Noisettes, Vine, Leeds

Vine, Leeds

Noisettes will give the people who think up labels and genres sleepless nights. The trio have the thrust of Nirvana, the sonic effects of My Bloody Valentine, the stripped down feminist-funk of the Au Pairs and the turbulent assault of early Led Zeppelin, plus all manner of curious prog and jazz tangents.

More bafflingly - but thrillingly - these are all in evidence in the first couple of numbers. They'd drop jaws as an instrumental trio, but the biggest curveball comes from bassist-frontwoman Shingai Shoniwa. A striking warrior amalgam of Grace Jones and Skunk Anansie's Skin, with a hairstyle that looks like it was cultivated in a greenhouse rather than a hairdressers, her vocal chords match the crazed kaleidoscopic fusion of the music. She howls like Siouxsie, she purrs like Björk. she touches the ceiling and yelps like a dog.

This all-out assault on the senses has wowed audiences on dates with Bloc Party, which explains a venue so crowded that often Shoniwa's green and black barnet is all that's visible. Her words, however, leap from the chaos: "You never got close to me, I have no soul you see," she cries, before turning the song on its head with a wounded "I'm not happy because you never get close to me." These are songs of desperation, alienation, confusion and determination, not least when she dedicates one attack to "Girls whose boyfriends are giving them gyp." The gig is given a curious comedy diversion when the audience is infiltrated by a romantic Only Fools and Horses type flower-seller who must have wondered what he had wandered into. But by this point, the aural drama onstage has become a bit samey, a bit too Skunk Anansie. Noisettes will make a big impact this year; their next trick must be sustaining it on stage for longer than 30 minutes.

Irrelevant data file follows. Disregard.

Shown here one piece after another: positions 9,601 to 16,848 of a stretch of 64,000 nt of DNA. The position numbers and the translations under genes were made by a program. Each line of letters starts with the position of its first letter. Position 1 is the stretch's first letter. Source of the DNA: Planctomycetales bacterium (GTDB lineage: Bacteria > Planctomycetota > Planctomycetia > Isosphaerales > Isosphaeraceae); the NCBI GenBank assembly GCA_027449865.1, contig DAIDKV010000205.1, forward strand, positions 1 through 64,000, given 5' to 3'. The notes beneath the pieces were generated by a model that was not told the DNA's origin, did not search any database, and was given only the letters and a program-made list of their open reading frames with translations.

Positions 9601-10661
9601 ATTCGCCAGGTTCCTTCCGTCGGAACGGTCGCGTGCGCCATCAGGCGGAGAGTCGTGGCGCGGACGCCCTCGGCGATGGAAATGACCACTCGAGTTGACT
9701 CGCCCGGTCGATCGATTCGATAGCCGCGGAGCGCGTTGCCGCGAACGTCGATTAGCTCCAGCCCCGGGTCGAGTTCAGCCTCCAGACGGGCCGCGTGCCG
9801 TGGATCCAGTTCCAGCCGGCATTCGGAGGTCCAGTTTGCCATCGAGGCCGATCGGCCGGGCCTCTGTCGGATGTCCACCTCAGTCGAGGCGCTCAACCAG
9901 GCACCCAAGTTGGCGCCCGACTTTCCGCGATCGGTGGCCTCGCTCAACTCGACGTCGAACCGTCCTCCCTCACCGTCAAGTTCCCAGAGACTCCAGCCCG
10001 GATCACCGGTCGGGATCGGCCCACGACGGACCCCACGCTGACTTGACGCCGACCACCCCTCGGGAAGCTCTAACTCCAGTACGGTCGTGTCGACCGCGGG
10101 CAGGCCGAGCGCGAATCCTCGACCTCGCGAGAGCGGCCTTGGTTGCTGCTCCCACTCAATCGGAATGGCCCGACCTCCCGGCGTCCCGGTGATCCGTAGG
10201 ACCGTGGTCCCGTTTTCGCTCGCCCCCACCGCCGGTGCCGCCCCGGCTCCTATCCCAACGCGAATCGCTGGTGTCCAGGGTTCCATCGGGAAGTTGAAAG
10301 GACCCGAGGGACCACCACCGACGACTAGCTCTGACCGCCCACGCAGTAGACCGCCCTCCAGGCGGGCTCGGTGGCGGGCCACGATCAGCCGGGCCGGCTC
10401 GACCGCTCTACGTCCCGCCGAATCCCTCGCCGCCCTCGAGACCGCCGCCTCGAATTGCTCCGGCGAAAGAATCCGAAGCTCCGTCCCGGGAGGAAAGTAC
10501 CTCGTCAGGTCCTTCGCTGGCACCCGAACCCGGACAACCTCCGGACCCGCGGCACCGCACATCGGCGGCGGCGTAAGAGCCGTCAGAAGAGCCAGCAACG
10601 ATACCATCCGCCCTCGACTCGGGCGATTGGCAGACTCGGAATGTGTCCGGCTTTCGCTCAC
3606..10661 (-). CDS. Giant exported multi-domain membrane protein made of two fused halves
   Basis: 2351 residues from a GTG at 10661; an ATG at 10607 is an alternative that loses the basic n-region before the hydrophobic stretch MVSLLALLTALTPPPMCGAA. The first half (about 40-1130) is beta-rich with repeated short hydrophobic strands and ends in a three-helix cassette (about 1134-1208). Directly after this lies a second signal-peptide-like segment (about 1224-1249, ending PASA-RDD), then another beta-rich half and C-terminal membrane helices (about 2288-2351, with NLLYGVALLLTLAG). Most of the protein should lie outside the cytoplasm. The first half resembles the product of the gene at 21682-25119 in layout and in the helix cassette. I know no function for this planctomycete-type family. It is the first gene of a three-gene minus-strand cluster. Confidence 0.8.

· At Cardiff Iforbach, tonight (box office: 029-202 32199) and touring.


Dave Simpson

The GuardianTramp

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